“In practice, the participation society is a whole lot less self-evident than I’d like to see,” says Nico Haasbroek, a participating journalist reporting on his attempts to improve the Rotterdam city district of Middelland under the name of ‘De Middellandman’. “The main reason for this is that reactionary politicians simply haven’t got the guts to delegate power, even if they wanted to.”

This comment is in response to Public Administration specialist William Voorberg, who said in EM earlier this week that governments have no idea what they’re doing since King Willem-Alexander announced the participation society in his Speech from the Throne in 2013. The government has been investing in co-creation without even drawing up any long-term strategy, let alone making it clear what specific improvements this will make in the living environment.

Haasbroek’s main criticism is that the majority of citizens’ initiatives are thought up by and for a socio-cultural elite. And this means they aren’t contributing to the inclusive society we were promised. On the contrary, they’re actually functioning as an exclusion mechanism which in turn encourages inequality.

‘Self-sufficient community’

‘There are a whole lot of Rotterdam citizens taking initiatives, not just a handful of people seeking collaboration or applying for subsidies’

Anne Boomsluiter

Staff at the Municipality of Rotterdam disagree with this criticism. As Municipal Participation Advisor, Anne Boomsluiter informed us that ‘all our organisational units’ have put collaboration with Rotterdam’s citizens high up on the agenda. “We welcome personal initiatives and we’re assuming this will result in a city with a self-sufficient community,” she added.

No, this ‘self-sufficient community’ isn’t reserved for an elite comprising creative GroenLinks voters. “There are a whole lot of Rotterdam citizens taking initiatives, not just a handful of people seeking collaboration or applying for subsidies,” Ms Boomsluiter told us. “Walk down any street in the city and ask people what we’re doing for their neighbourhood.”

Against all odds

“There’s a very real danger of exclusion,” says Marieke Hillen, who set up projects like Singeldingen and Het Wijkpaleis to fill the gap left when welfare organisations and community centres had to close down about 10 years ago due to lack of government aid. Ms Hillen is the embodiment of the participation society. But, she warns, you have to speak and act in a certain way in order to be able to join the civil-service circus. And you have to have the time and energy to fight for what you want – sometimes against all odds.

But, she hastens to say, elderly Surinamese ladies and trendy young hipsters are equally welcome at Het Wijkpaleis. “This type of initiative has really brought it home to people how important it is to open your doors to everyone,” she says. “But it means a lot of hard work all the same.”

Dragging their feet

With respect to the municipality’s role, Haasbroek and Hillen both agree with William Voorberg’s statement that the government hasn’t got any clear idea of its actual goals for participation. Haasbroek said that civil servants are scared because it might just turn out that participating citizens can do the municipality’s work every bit as well as they can (if not better!) if you trust them and give them the freedom to do so.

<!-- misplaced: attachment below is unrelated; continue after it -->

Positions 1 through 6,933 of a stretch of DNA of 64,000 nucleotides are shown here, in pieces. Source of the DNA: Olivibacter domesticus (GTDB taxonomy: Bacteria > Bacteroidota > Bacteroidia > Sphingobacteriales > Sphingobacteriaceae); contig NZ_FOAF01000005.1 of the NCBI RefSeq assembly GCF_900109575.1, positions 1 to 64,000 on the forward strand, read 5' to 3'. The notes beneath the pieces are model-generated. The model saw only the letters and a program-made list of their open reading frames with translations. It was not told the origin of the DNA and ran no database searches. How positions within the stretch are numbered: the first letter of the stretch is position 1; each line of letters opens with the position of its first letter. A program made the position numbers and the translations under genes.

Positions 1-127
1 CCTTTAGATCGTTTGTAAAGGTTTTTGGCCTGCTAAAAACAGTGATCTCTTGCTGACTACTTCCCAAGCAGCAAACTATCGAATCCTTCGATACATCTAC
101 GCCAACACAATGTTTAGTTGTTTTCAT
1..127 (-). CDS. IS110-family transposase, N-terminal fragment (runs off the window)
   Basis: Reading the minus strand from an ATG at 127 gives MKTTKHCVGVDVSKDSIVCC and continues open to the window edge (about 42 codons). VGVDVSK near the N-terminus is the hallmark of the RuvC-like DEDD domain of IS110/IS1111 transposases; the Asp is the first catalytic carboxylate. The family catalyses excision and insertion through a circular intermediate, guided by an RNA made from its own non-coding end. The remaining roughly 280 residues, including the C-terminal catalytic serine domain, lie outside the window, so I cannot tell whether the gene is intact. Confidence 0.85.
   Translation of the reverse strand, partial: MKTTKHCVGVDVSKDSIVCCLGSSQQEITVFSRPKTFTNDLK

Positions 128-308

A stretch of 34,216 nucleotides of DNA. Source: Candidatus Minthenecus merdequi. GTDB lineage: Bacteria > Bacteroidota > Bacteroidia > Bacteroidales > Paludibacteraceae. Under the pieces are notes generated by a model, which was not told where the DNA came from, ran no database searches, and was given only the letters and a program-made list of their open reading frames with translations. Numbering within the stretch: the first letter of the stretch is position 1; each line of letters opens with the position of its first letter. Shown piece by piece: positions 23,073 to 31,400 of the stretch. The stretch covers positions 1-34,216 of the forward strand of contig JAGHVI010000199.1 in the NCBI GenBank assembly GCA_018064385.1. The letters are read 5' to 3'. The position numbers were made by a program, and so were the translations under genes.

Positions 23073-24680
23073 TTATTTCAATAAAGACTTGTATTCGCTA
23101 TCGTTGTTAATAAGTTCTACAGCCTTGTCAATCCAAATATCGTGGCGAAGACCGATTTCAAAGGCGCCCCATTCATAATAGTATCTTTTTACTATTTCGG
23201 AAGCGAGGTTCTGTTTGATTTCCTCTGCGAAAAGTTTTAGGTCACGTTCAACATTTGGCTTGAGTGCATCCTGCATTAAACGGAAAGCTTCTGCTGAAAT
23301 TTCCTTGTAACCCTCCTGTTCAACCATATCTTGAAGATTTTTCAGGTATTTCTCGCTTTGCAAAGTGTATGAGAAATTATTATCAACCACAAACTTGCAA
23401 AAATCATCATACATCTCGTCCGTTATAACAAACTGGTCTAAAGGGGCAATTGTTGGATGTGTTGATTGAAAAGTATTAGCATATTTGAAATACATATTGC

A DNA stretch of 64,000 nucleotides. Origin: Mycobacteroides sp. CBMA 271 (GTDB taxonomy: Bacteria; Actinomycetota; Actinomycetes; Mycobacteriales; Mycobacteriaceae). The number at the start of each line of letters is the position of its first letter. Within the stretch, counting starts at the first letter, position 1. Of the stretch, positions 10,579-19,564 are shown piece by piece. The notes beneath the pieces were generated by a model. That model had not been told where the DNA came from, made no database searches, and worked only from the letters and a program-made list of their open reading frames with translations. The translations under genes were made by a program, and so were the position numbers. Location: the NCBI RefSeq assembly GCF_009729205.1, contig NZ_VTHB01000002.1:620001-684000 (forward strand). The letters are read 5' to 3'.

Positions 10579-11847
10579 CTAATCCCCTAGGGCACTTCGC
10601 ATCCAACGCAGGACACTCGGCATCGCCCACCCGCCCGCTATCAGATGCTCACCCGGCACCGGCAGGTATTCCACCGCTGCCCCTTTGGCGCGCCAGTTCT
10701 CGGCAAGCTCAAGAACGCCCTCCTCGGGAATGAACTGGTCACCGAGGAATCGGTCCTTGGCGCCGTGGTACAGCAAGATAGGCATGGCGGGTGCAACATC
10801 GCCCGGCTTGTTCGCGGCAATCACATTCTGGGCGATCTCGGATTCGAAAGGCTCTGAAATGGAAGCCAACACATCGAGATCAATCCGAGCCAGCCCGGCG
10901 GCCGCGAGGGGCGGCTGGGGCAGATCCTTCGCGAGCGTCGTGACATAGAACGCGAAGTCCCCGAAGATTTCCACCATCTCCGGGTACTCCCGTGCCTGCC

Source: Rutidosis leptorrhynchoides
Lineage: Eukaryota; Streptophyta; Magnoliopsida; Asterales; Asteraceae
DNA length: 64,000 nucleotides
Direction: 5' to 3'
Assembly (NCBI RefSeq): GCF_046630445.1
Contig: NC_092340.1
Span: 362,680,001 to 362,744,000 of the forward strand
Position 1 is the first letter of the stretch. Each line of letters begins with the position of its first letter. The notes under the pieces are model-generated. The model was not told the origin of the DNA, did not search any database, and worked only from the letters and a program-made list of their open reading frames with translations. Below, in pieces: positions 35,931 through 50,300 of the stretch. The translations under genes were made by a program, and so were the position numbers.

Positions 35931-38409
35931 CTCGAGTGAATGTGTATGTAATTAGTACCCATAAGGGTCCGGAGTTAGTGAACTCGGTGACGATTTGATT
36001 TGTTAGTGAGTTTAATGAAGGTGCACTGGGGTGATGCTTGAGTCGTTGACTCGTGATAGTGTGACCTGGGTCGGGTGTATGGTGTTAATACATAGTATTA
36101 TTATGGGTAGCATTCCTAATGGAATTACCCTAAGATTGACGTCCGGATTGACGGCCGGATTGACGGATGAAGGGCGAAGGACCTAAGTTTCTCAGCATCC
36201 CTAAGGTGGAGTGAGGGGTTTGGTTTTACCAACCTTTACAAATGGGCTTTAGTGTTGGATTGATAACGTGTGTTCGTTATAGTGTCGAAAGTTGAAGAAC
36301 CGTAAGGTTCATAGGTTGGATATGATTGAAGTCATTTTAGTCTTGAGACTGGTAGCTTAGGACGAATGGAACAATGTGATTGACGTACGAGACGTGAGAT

Hillen added that civil servants are ‘dragging their feet’: politicians might make a song and dance about participation and co-creation, but municipal services staff are actually the ones who have to give active citizens enough scope. But some of them don’t approve of all this ‘power sharing’, as she calls it. “Most civil servants are tremendously enthusiastic, but I still comes across some who dig their heels in, or worse, who deliberately and maliciously sabotage the scheme.”

Bloody elite!

‘Sometimes we just have to put on an imaginary Teflon suit and let it all slide off’

Marieke Hillen

All right then, let’s give the alderman a call. This is Joost Eerdmans, who introduced Right to Challenge in support of democratic innovation. We asked whether he could identify with the above description, and what he thought of the conclusion that ‘ordinary Rotterdammers’ are losing out in the participation circus, again because of that bloody elite?

According to his spokesperson Claudia Verhulp, Alderman Eerdmans didn’t have time to answer our questions personally. Nor could she tell us whether the present Municipal Executive has actually attained its goals, including those on citizens’ participation. “If we did that, we’d be anticipating the evaluation, which won’t be held until the end of the Executive’s term in office,” she told us.

So we’ll just have to wait till the municipal elections in March 2018. In the meantime, concerned citizens like Hillen and Haasbroek will carry on determinedly with projects that look like they will be a success – in spite of the government rather than thanks to any efforts on its part! “Sometimes we just have to put on an imaginary Teflon suit and let it all slide off,” as Hillen says. Haasbroek adds: “The municipal elections will be coming up very soon, so we’ll be battling for a real participation society till we drop by the wayside. Won’t you join us?”